Zach did that thing where each of his blog posts has a special URL with the design of social image card that is screenshat by a headless browser (like Puppeteer) and used as a true meta Open Graph image, meaning it’s displayed on Twitter, Facebook, iMessage, Slack, Discord, and whatever else supports that card look.
I like it. Even though I’ve got a pretty good solution cooking now (for WordPress), the templates aren’t controlled with HTML/CSS like I wish they were.
As bit of yang to the ying here, Jim has some thoughts on the not-so-great aspects of Open Graph images:
I feel like they’ve been hijacked by auto-generated computer imagery serving as attention-grabbing filler more than supportive expression.
Jim Nielsen, “Quibbles With Social Share Imagery”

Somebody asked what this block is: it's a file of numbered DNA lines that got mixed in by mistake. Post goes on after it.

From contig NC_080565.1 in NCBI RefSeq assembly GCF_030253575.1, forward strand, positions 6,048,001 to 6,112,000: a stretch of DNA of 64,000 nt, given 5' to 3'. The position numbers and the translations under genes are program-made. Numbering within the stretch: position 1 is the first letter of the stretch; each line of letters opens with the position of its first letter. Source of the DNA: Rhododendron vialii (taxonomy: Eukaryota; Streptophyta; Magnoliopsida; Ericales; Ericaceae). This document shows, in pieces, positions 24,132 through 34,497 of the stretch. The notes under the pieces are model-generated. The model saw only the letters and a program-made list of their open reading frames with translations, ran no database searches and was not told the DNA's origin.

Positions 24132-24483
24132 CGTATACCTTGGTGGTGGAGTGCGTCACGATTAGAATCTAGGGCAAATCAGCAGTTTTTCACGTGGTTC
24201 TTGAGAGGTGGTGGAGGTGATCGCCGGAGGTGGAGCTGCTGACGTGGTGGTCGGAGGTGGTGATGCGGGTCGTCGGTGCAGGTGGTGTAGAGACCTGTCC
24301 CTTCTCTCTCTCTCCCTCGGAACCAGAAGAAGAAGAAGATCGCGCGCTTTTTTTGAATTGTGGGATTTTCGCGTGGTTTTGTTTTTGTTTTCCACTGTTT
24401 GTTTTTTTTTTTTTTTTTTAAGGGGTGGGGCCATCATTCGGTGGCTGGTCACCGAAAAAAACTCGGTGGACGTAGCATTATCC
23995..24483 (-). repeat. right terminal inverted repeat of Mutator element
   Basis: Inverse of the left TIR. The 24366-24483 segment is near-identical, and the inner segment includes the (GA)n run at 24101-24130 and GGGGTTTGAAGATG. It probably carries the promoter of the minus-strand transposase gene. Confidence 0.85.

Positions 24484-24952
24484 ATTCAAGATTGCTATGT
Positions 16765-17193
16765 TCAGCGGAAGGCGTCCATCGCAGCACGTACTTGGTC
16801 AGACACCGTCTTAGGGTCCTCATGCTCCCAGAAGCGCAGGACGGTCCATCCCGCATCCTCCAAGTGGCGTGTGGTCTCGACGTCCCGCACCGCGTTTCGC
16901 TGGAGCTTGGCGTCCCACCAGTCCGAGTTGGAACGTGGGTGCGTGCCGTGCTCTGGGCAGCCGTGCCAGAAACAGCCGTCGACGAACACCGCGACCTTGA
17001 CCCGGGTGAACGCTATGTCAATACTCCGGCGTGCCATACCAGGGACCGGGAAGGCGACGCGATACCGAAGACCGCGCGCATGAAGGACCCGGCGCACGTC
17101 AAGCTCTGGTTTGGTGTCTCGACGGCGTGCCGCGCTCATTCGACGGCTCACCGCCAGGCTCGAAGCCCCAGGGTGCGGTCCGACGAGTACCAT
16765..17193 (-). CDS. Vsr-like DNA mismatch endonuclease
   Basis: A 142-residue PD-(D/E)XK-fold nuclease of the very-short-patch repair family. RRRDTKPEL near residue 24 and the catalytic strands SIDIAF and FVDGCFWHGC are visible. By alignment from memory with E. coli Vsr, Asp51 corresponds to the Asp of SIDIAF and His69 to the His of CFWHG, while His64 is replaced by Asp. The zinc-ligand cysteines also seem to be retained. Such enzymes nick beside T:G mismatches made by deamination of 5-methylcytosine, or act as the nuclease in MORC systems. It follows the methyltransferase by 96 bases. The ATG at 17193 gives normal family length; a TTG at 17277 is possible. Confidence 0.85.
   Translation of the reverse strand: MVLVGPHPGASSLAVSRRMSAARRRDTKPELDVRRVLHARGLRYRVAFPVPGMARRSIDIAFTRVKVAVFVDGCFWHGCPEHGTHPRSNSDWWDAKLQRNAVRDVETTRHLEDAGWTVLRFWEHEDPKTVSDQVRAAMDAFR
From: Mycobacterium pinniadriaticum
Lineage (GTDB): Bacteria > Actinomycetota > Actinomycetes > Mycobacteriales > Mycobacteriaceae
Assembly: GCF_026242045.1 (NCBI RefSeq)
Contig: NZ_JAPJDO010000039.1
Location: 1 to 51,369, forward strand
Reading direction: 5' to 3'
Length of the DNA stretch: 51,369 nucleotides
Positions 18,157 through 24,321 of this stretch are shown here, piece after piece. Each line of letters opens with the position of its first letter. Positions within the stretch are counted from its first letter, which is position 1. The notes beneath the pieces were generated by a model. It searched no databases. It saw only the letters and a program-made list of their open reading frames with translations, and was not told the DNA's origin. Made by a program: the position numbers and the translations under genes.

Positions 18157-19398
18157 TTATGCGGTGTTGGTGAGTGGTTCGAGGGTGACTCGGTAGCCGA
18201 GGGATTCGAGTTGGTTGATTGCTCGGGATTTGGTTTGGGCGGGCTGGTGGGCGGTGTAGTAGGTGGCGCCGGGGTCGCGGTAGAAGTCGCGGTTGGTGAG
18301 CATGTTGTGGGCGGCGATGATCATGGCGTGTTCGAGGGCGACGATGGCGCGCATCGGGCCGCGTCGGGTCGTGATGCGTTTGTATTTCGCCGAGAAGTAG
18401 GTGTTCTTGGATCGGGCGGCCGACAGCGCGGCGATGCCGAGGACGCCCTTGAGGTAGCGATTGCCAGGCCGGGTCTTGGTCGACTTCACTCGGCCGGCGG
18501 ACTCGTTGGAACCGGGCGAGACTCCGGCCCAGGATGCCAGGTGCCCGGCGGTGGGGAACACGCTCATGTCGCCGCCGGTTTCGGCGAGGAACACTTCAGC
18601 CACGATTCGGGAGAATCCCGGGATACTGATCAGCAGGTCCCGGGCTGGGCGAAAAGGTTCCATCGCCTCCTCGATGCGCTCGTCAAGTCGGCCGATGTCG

It’s kinda like… we can add Open Graph images, and we essentially get a totally free massive clickable target for hungry fingers, so we do add Open Graph images — even when that image is, well, boring. Just auto-generated computer barf of title text with branding. Jim’s post has examples.
I get where Jim is coming from, and I suppose I’m guilty to some degree. I feel like we’re a cut-above on CSS-Tricks though, if you’ll pardon a taste of defensiveness, because:
We have a variety of templates to choose from to switch it up, like a quote design.We incorporate custom imagery into the final card, meaning most cards are somewhat visually unique.We don’t just brand the cards, we usually incorporate the author for a little extra high five for the person, rather than just our brand.
The post If I work really hard on my Open Graph images, people will share my blog posts. appeared first on CSS-Tricks. You can support CSS-Tricks by being an MVP Supporter.